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Listening: The key to life

‘Only those who listen will respond [to you]. As for the dead, Allāh will resurrect them, then they will be brought back to Him’ (6:36)
The verse points out two categories of people. Those who listen and respond are placed in opposition to those who are dead, the implication being that those who do not listen are, in reality, dead. While both groups possess physical bodies that move and engage in various activities, the Qur’ān draws our attention to the reality behind the sensible, a reality that will be evident to all the Day of Resurrection.
You were certainly oblivious of this. We have removed your veil from you, and so today your vision is acute (50:22)
The ability to listen plays an essential role in determining man’s salvation. Indeed, one of the ‘beautiful names’ of God is As-Samī` (the All-Hearing), a name that man must learn to embody to his own capacity. The verse in question indicates that it is only those who listen that are truly living, for it is they alone who will receive the water of life that is Divine guidance.
There is a difference between hearing and listening. Those who heard the blessed verses recited by the purest of creation were many. Yet it was only those who listened that increased in faith upon hearing them.
The believers are only those whom… when His verses are recited upon them, they increase them in faith… (8:2)
Perhaps it can be said that hearing is a function of the physical ear. This ability is common between man and other animals. In fact, many animals supersede man in the ability to hear. Listening, however, is a function of the heart.
To listen means to pay attention to what is being said. 
Yet why can listening prove to be difficult? What is understood from Islāmic narrations is that man’s greatest enemy is his lower self – the ego – that resides within him. This entity is a dark veil that prevents the light of faith from illuminating man’s being. It is the enemy that one must conquer in order to reach salvation. It is the idol that man must break in order for the truth of Divine Unity to be realized in his heart. This false self stands in opposition to God and is characterized by the quality that entails man’s destruction: arrogance. The ego does not want to listen. It wants to be heard.
Listening necessitates humility, a virtue practically unknown to today’s ‘advanced’ society. Just as crops grow in soft and gentle soil, it is only the possessors of this unacknowledged gem in whose hearts the seeds of faith are nurtured. Only such hearts are able to accept the water of life.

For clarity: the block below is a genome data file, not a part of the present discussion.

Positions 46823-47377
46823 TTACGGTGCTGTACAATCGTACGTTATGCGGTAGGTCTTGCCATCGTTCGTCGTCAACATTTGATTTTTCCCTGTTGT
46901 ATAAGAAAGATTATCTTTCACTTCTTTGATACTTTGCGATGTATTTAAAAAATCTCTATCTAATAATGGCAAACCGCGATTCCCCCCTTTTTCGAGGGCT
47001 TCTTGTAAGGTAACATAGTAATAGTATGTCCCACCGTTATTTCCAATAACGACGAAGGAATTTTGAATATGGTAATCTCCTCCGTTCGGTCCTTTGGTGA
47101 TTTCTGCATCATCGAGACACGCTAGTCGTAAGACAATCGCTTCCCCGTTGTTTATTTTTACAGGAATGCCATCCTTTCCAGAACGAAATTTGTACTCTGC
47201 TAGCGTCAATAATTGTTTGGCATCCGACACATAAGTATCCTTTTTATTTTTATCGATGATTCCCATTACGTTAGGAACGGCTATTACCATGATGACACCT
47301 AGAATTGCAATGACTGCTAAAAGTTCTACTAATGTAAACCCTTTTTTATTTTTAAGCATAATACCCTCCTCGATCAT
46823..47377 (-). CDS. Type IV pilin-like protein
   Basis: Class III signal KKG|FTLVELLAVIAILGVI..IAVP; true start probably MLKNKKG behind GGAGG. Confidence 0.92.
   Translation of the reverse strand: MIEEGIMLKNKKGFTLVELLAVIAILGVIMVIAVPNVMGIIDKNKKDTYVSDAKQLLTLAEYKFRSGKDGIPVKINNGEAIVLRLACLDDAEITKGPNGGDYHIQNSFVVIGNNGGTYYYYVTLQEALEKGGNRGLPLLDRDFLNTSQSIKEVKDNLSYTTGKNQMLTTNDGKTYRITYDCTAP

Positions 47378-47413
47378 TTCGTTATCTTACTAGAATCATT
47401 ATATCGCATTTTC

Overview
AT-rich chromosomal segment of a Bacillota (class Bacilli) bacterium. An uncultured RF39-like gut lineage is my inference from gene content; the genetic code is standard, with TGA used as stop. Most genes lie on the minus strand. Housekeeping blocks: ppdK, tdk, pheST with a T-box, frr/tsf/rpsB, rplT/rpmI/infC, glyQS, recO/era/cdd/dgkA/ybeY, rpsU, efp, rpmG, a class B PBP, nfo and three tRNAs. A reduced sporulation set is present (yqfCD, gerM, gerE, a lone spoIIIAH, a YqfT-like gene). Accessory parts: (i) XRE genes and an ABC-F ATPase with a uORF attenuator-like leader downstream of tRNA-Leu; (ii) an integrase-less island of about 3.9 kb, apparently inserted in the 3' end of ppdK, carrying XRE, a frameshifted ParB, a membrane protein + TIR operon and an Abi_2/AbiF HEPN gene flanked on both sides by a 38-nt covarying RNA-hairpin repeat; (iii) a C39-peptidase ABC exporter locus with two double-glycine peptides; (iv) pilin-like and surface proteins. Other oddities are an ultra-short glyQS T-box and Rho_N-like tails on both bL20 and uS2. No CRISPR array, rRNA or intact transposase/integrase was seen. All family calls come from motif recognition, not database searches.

‘So admonish (Oh Muhammad!) for admonition is indeed beneficial. He who is humble will take admonition. And the most wretched will shun it’ (87:9-11)
The ugly reality is that modern society is based on this very false identity that is the ego. We live in a culture that dictates that it is much more important to appear to be happy than to actually experience happiness. Who we show ourselves to be is more important than who we actually are. It is a culture in which whoever makes the most noise is the one who is adored and acknowledged. In place of competing for Divine mercy and forgiveness – as the Qur’ān encourages us – today’s competition is an ego warfare. The loudest voice dominates, even if what it says holds no value whatsoever. Being heard is what matters. And the art of listening is not even considered a virtue. How far man has drifted from his pure, innate nature!
‘Oh mankind! What has deceived you…?!’
(82:6)
The Day of Judgement is a day in which the realities of existence are made visible to all mankind. It is for this very reason that those who did not exercise their ability to listen in this world will experience excruciating regret. Upon being questioned whether a warner had been sent to them or not, whether the reason for their entering eternal doom was a shortcoming on God’s part or on theirs, they will say:
‘Yes, a warner did come to us, but we impugned [him] and said, ‘Allāh did not send down anything; you are only in great error’
(67:9)
Yet the reason for their destruction will also be evident to them. With their very own tongues they will confess:
‘Had we listened or applied reason, we would not have been among the inmates of the Blaze’ (67:10)
Man must rediscover his ability to listen. His failure to do so will be detrimental. Yet if he stubbornly persists on following the whims of his ego, he will have no one to blame except himself. And his meeting on the Day of Judgement will be with Divine wrath and anger. The Qur’ān concludes:
‘Thus they will admit their sin. So away with the inmates of the Blaze!’
(67:11)
Author: Sayyid Haidar Hasanain

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